The DS 7 Crossback is the first DS to be conceived from the outset as a car to be sold under the relatively new standalone DS brand. Previous DS models, such as the DS3, were either sold as Citroens, or were marketed under the new ‘DS’ brand, but were still based on a Citroen model.
Launched to the public at the Geneva Motor Show in March 2017, and described by the manufacturers as a ‘sophisticated luxury SUV’, the DS 7 Crossback has clearly been designed to be different. Just a quick glance inside is enough to confirm that it provides a truly out-of-the-ordinary look as regards the car’s interior.
Climb in and take your seat behind the wheel and it’s obvious that this is a wonderfully idiosyncratic design. Some unusual features, such as the window switches being located on the central tunnel, do take a bit of getting used to, so a period of adjustment is to be expected, but once acclimatised, the “contemporary boutique” layout actually seems to work quite well.
The interior has an air of distinction, which those looking for something a bit different are bound to appreciate, and it’s easy to settle into the car and watch the miles roll by.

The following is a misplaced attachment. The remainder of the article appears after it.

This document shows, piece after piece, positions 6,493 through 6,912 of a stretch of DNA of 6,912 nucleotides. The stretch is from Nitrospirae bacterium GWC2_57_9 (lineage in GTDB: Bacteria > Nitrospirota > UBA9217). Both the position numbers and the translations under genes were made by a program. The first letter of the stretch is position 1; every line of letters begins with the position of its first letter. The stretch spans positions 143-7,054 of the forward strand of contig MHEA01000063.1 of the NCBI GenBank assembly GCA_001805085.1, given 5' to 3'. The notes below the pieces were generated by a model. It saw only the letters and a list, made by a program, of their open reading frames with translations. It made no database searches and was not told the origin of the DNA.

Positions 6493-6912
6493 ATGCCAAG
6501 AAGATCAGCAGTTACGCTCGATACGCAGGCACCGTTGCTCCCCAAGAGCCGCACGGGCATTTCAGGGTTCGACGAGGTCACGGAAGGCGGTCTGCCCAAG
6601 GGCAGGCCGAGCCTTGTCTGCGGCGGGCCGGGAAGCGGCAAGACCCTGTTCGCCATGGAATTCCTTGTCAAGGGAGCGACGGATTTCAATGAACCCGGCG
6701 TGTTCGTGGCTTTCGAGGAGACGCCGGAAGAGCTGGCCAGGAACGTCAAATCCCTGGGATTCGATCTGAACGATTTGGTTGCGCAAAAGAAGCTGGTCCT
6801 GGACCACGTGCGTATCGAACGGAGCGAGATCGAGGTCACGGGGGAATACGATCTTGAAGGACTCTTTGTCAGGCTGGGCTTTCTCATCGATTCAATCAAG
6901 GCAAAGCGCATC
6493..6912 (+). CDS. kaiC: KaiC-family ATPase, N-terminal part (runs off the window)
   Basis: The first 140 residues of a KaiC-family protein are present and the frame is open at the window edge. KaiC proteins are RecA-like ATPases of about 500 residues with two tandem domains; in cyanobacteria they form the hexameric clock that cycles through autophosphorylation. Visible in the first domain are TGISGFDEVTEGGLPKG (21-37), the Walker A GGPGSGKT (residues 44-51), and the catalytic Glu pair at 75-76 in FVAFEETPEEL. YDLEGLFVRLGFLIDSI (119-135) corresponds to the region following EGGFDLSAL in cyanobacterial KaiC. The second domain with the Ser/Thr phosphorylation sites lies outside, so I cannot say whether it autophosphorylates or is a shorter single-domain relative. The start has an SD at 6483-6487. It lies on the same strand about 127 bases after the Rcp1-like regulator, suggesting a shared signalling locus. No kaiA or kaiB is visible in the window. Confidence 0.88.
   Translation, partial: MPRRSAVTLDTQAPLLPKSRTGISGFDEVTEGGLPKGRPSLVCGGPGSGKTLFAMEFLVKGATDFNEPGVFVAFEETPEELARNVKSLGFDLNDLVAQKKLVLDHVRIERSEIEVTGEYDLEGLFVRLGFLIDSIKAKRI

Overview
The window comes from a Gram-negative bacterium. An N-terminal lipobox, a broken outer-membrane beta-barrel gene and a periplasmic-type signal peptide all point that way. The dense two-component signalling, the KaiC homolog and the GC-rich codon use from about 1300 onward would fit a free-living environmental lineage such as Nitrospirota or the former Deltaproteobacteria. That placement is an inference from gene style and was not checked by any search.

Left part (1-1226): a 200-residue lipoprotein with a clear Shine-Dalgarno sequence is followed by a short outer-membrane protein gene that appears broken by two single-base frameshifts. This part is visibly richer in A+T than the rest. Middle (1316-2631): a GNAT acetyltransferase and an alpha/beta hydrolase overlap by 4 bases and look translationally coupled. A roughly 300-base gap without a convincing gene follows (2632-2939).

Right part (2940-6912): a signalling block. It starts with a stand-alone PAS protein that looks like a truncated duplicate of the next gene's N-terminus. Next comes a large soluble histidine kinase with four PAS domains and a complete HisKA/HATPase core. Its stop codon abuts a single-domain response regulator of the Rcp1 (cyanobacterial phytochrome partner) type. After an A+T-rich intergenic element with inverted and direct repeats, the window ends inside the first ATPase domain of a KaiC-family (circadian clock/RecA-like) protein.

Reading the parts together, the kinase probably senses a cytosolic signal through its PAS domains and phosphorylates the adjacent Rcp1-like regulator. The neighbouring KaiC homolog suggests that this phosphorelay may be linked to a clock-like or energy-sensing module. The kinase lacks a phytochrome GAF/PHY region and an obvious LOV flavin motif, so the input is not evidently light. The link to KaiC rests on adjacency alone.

The unfolding/retractable B.R.M. clock with its unusual numbering is a bit of fun while if you want to light up the overhead interior lights all you need do is put a finger near them: neat, unusual, and very convenient.
The Rivoli trim of the test car had a striking cuboid theme, but other interior options allow for similarly striking appearances and personalisation.
The front seats have adjustable thigh support and the backs of the rear seats recline electrically- another unusual feature. These are both relatively simple but effective steps that can help increase comfort.
From the outside the assertive front styling turns heads so the designers have certainly made their mark and the high bonnet and light cluster slots give something of an Evoque look to the DS.
There are plenty of engines to choose from and the most powerful option is the 225PS petrol engine. This is only available with automatic transmission and it starts at around £36,000 on the road, compared to under £28,000 for an entry-level DS 7.
Moving down the range, 180PS and 130PS options are available with either diesel or petrol power. The 180, like the 225, is auto only; the 130PS petrol is manual only; and the 130 diesel is available in both manual and automatic forms.
Driving a 180PS petrol-engined model, the average after a week’s driving was around 41mpg – a commendable effort, but the diesel 180 might be expected to return around 50mpg.